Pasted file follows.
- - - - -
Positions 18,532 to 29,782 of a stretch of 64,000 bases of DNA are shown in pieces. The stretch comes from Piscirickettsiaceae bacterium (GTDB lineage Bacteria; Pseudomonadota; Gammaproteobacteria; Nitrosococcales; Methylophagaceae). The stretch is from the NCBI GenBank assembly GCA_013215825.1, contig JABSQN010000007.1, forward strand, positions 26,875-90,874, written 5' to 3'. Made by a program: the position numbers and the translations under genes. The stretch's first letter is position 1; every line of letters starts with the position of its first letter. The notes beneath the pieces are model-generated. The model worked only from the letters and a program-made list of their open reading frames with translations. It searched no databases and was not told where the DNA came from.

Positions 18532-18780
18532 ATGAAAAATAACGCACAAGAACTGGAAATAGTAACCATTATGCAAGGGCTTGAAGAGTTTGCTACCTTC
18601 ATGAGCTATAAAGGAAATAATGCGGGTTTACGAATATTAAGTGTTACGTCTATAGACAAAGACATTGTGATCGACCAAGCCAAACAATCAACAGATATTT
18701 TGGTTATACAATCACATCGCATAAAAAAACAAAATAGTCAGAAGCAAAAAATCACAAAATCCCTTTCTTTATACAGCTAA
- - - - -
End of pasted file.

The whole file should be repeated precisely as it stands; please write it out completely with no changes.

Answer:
Positions 18,532 to 29,782 of a stretch of 64,000 bases of DNA are shown in pieces. The stretch comes from Piscirickettsiaceae bacterium (GTDB lineage Bacteria; Pseudomonadota; Gammaproteobacteria; Nitrosococcales; Methylophagaceae). The stretch is from the NCBI GenBank assembly GCA_013215825.1, contig JABSQN010000007.1, forward strand, positions 26,875-90,874, written 5' to 3'. Made by a program: the position numbers and the translations under genes. The stretch's first letter is position 1; every line of letters starts with the position of its first letter. The notes beneath the pieces are model-generated. The model worked only from the letters and a program-made list of their open reading frames with translations. It searched no databases and was not told where the DNA came from.

Positions 18532-18780
18532 ATGAAAAATAACGCACAAGAACTGGAAATAGTAACCATTATGCAAGGGCTTGAAGAGTTTGCTACCTTC
18601 ATGAGCTATAAAGGAAATAATGCGGGTTTACGAATATTAAGTGTTACGTCTATAGACAAAGACATTGTGATCGACCAAGCCAAACAATCAACAGATATTT
18701 TGGTTATACAATCACATCGCATAAAAAAACAAAATAGTCAGAAGCAAAAAATCACAAAATCCCTTTCTTTATACAGCTAA